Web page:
Getting sharp images


James Duncan Davidson, a photographer based in my part of the world, Portland, Oregon, whom I’ve never met, much less spoken to, which is rather surprising, given that there is only about two million people in the metro area, so I would’ve expected to have bumped into him and recognized him while walking around town, published a well thought out writeup on limiting motion blur in your photography, and hence increasing your haul of sharp images. It’s about getting sharp shots of any subject not going anywhere, and also of sharp motion blurs, if that makes any sense.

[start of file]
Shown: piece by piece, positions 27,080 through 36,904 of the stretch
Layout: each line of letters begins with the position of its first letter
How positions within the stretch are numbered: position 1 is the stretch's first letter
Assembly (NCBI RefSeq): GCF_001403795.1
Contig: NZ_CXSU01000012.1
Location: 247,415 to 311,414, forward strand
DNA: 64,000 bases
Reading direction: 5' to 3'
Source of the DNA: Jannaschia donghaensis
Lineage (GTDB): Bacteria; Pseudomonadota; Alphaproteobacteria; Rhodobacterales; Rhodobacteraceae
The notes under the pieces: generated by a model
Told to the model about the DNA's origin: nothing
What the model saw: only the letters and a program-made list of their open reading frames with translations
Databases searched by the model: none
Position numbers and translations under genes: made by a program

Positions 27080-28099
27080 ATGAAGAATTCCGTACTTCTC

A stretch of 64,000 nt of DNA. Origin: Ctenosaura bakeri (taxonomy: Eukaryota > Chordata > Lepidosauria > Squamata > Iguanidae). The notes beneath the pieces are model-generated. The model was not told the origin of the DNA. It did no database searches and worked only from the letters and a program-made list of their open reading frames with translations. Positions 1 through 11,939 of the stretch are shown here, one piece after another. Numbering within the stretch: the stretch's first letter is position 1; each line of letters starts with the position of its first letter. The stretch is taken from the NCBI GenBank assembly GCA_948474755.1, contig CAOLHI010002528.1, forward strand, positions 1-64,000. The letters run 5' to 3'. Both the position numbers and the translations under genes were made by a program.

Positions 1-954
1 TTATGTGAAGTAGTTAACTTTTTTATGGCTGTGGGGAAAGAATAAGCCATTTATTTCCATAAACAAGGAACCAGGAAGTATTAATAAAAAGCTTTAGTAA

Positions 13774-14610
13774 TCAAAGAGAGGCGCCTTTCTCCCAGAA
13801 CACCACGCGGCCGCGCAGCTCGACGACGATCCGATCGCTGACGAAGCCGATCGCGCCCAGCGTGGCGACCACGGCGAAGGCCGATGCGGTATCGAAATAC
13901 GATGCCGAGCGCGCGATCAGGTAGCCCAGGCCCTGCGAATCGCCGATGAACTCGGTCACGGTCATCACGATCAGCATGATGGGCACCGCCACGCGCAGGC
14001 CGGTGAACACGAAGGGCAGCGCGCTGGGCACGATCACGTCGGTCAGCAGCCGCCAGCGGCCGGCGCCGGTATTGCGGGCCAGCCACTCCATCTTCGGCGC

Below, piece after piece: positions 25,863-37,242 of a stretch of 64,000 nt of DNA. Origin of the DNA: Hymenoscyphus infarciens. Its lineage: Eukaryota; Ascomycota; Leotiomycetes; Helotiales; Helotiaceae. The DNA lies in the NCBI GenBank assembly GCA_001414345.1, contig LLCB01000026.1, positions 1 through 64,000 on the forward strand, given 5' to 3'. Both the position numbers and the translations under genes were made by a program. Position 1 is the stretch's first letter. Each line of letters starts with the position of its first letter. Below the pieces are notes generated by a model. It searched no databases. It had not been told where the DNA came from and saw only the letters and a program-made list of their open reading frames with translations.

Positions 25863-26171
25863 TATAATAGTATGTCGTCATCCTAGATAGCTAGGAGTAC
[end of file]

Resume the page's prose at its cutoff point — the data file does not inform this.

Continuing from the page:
What struck me in the article is his explanation about the various levels of motion blur in a photo he took while driving. You can clearly see that that as the distance from the camera increases, the effect of the motion of the vehicle on the image decreases. This is quite evident in daily life on any moving vehicle, as you can see subjects near the vehicle, say a tree planted near the highway, speed past you quickly, while those further away, say a building in the distance, take longer to past. But Mr. Davidson linked that to how much the image move across the camera sensor, and hence appear like motion blur. That’s the part that I never gave real thought to.

Have a read about it here.


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